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The Fed Finally Realized Progress on Inflation Has Stalled

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Inflation Also Rises: A Fed Story

The Federal Reserve admitted yesterday that progress on inflation has stalled and that it will take longer for the Fed to achieve the confidence it needs to cut interest rates.

The Fed’s official statement was expanded to include the statement that “in recent months, there has been a lack of further progress toward the Committee’s 2 percent inflation objective.” In the press conference, Federal Reserve Chairman Jerome Powell was even more explicit, going so far as to state that “further progress in bringing [inflation] down is not assured and the path forward is certain.”

It’s been quite a roller-coaster for the Fed. Last summer, Fed officials still believed that monetary policy was not sufficiently restrictive. At the June meeting, the Fed kept its benchmark federal funds rate unchanged at the range of five percent to 5.25 percent, but the median projection showed officials expected more hikes last year.

The Fed hiked again in July. That turned out to be the final hike of the cycle, although Fed officials did not know that at the time. There were no projections released at that meeting, but the September meeting revealed Fed officials still expected one more hike. What’s more, the September projections showed officials expected fewer cuts in the following year, raising the end of 2024 median projection from 4.6 percent (which was one hundred basis points lower than the end of 2023 projection) to 5.1 percent.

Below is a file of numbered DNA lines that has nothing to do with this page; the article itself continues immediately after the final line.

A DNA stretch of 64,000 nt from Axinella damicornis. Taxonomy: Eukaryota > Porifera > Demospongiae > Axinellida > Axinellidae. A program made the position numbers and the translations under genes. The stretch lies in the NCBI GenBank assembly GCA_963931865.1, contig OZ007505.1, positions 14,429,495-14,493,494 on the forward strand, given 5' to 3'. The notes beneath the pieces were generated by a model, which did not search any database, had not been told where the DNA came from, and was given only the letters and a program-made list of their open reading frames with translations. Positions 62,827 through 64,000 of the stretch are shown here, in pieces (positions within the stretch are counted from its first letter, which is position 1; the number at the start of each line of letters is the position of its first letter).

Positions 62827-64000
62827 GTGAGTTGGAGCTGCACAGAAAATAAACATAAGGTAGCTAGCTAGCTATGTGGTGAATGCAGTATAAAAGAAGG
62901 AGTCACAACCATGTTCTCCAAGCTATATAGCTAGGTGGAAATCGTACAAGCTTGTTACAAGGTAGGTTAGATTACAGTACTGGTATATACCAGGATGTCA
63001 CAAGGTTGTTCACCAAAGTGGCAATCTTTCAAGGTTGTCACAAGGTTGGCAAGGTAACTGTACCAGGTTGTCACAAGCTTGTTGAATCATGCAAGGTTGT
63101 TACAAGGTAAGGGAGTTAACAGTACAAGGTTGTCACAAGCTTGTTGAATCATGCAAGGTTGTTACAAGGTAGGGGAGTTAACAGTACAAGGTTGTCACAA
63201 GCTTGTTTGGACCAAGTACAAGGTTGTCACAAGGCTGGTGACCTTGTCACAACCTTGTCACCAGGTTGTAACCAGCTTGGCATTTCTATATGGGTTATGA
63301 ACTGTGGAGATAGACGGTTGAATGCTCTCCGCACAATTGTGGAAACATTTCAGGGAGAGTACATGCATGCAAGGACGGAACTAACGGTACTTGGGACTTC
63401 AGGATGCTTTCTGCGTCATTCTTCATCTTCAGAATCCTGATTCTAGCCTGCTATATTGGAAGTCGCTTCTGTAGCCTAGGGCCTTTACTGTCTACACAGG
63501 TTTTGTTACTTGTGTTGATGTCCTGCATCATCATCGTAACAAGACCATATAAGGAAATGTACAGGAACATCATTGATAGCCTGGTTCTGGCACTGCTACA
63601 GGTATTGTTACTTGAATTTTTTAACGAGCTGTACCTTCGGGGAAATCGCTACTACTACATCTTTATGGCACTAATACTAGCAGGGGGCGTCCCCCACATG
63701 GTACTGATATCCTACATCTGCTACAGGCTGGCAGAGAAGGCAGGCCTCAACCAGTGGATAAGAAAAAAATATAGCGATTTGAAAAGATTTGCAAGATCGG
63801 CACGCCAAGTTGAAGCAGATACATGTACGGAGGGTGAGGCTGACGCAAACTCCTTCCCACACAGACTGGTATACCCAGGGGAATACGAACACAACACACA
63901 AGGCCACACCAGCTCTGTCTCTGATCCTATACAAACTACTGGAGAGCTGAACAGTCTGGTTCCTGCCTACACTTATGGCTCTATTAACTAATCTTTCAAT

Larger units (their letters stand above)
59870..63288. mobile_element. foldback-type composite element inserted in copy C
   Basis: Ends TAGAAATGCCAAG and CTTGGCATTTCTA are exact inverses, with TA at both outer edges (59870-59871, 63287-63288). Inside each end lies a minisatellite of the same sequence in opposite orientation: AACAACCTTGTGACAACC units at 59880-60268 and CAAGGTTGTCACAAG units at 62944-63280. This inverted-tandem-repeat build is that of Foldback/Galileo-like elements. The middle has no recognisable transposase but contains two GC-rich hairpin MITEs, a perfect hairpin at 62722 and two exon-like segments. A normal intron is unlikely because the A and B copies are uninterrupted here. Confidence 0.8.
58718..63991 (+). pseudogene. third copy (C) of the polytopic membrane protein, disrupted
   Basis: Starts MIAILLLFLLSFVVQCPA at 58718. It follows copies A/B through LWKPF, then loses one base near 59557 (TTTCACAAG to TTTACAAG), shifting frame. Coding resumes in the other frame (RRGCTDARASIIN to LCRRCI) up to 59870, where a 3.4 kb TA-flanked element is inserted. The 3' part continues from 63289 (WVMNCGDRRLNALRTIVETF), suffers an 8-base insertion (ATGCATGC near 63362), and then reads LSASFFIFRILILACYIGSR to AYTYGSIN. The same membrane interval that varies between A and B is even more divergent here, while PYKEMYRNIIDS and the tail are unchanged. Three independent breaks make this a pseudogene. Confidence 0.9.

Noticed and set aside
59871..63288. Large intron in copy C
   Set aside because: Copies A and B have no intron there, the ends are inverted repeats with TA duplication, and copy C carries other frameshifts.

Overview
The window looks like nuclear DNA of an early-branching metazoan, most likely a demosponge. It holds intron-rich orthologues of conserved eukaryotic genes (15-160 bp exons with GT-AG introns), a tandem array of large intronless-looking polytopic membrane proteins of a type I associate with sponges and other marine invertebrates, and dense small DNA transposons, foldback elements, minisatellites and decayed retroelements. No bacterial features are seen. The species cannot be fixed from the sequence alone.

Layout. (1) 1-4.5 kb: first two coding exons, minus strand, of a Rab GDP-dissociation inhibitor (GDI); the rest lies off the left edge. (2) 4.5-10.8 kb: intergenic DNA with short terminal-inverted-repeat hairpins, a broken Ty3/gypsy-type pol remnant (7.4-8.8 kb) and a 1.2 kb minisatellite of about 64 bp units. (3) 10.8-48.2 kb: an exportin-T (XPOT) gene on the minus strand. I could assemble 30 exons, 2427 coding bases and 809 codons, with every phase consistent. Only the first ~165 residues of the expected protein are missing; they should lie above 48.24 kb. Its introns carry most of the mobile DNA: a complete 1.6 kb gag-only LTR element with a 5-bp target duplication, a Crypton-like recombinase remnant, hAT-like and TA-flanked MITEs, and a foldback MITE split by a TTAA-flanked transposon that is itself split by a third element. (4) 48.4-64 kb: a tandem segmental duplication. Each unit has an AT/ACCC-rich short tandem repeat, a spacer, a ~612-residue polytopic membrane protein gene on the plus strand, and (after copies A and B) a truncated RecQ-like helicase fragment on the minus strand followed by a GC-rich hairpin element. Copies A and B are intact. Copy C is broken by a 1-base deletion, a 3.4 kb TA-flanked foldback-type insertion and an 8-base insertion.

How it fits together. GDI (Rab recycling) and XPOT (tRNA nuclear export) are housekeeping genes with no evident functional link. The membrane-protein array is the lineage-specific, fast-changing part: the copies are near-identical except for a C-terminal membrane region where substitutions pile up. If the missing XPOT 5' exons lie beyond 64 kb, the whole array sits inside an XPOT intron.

The next set of projections embodied the pivot of the Fed away from hiking. Fed acknowledged that they had concluded hiking back at the July meeting and brought the year-end projection for 2024 back down to 4.6 percent, the equivalent of three hikes for the following year.

The False Dawn of Disinflation

It’s easy to see why the Fed became complacent about inflation at the end of last year. The personal consumption expenditure (PCE) price index, which the Fed uses as its official gauge of price stability, ran at or below the Fed’s target in seven months last year. In the final three months, the inflation prints coming out of the Commerce Department’s Bureau of Economic Analysis looked very promising. In October, the annualized increase was just 0.42 percent. That was followed by a decline in November of 0.85 percent (later revised down to just half that) and a 1.5 percent pace in December.

Core inflation was running a little hotter but still looked promising. October’s annualized gain appeared to be 1.8 percent (since revised to 1.7 percent), November’s came in at 0.7 percent (later revised up to one percent), and December’s reading was 1.8 percent. Median PCE inflation also looked good, registering a month-over-month gain of 0.3 percent in October, 0.2 percent in November, and 0.1 percent in December.

Folks like New York Times columnist Paul Krugman declared that the war against inflation had been won and “team transitory” had been right all along. Many market watchers began warning that the Fed would risk triggering an unnecessary recession if they did not start cutting interest rates pronto.

It wasn’t just the pundits who thought inflation had been whipped. The market did also. By the end of last year, the swaps market was pricing in six or seven cuts in 2024, more than twice what the Fed was projecting. Even the more cautious analysts figured the Fed would likely cut every other meeting, which would be four cuts.